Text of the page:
It is both ironic and symbolic that Wisconsin's governor is the most visible one leading the way to dismantle workers' rights in the U.S. Wisconsin has been a pioneer in achieving workers's right in America, making Governor Scott Walker's efforts in this state particularly poignant.
In 1959, Wisconsin became the first state in the union to guarantee collective bargaining rights for public employees by enacting a law that protects municipal workers from being fired or otherwise discriminated against for engaging in union-related activities. That law was further strengthened in 1963 to give either the union or the employer the right to call in a "fact finder" to help resolve bargaining disputes. In 1965, Wisconsin's state employees won a limited right to bargain collectively, and those rights were further broadened over the next six years.
In the report Scott Walker Runs on Koch Money, the Center for Media and Democracy's Executive Director Lisa Graves pointed out how the Koch brothers' Americans for Prosperity helped elect Scott Walker as Wisconsin governor, and how his attack on public sector unions looks like a return on the Kochs' investment. While suppressing workplace democracy will certainly benefit corporate interests by allowing business managers to focus exclusively on increasing shareholder returns (and not getting distracted by employee demands for safe and productive working conditions), attacks on unions will also eliminate barriers to absolute corporate control of our political democracy.
Op-Ed by Steve Horn, Madison, Wisconsin -- This is a story about Scott Walker and Biddy Martin's efforts to dismantle the University of Wisconsin-Madison. To complete the corporatization of the public's university is an important piece of what is happening both in Madison and nationwide. This story must be told before it is too late to save the university that belongs to the people of Wisconsin, and while democratic momentum is still on our side at the University, in Madison, and in the state of Wisconsin. Although seemingly specific to the UW, this is a case study about the future of public college education nationwide.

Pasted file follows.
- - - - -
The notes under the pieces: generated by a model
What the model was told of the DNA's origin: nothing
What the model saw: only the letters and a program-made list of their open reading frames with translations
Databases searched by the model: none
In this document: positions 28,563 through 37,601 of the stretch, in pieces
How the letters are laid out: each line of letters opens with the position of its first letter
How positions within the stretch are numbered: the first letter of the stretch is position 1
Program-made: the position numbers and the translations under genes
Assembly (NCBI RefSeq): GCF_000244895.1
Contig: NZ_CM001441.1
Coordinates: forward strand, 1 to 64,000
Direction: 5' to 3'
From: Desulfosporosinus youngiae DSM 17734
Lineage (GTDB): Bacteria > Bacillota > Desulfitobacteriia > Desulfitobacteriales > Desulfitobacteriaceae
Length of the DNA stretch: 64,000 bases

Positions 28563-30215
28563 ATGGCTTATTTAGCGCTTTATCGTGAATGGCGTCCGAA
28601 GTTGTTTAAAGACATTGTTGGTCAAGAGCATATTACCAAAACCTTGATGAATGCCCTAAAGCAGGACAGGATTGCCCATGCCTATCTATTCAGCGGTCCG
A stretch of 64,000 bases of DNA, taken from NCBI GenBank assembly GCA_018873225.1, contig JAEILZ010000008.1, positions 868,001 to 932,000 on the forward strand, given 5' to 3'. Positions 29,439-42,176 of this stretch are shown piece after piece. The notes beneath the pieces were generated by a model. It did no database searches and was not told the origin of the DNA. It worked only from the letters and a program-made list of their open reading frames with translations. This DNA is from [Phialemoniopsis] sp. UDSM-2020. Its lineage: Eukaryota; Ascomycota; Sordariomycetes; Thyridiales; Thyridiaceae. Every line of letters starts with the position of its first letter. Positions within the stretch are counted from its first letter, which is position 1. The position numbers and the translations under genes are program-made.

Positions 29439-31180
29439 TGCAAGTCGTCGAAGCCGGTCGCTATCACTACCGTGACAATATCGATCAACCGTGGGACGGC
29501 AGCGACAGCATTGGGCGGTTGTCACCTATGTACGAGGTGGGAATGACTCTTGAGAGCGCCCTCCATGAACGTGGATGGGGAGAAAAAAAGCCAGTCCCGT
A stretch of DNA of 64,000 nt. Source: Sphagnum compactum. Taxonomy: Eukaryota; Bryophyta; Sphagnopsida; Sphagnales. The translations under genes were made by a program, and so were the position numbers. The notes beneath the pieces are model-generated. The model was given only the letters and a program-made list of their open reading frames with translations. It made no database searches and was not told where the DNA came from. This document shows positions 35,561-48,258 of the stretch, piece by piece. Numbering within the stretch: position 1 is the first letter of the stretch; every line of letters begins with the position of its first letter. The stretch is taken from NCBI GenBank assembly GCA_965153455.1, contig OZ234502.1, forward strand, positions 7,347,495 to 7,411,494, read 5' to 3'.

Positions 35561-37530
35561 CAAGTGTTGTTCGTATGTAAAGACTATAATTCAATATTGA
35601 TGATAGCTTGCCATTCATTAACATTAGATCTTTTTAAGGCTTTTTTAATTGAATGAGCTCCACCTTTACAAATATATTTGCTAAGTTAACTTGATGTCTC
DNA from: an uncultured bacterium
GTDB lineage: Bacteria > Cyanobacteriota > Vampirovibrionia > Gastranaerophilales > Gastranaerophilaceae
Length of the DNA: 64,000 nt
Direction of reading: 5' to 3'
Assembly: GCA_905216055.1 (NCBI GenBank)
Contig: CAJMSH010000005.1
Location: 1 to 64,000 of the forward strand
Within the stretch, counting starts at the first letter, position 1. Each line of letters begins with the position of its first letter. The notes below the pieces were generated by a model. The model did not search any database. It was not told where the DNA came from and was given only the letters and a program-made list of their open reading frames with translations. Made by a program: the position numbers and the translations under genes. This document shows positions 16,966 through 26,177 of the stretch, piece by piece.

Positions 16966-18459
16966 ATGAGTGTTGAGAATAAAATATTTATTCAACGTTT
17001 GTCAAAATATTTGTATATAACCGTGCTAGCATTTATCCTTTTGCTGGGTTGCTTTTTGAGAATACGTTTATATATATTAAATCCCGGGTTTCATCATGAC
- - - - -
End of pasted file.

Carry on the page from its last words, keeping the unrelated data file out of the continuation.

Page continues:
As Congressional Republicans seek ways to starve the new health care reform law of necessary funding -- and Democrats try to keep that from happening -- it's easy to lose sight of the reasons why reform was pursued in the first place.
For a reminder, lawmakers might want to spend a few hours in Nashville this weekend. I'm betting they would behave differently when they got back to Washington on Monday.
If they arrived in Nashville by Friday afternoon, those legislators would see an ever-growing line of cars and trucks outside a locked gate at McGavock High School. At midnight, the gate will be opened, enabling the occupants of those cars and trucks to camp out in the parking lot for hours, maybe even days. Many of these folks will have driven hundreds of miles to receive care from doctors and nurses and other caregivers volunteering their time to treat as many people as possible before they all pack up and go home Sunday evening.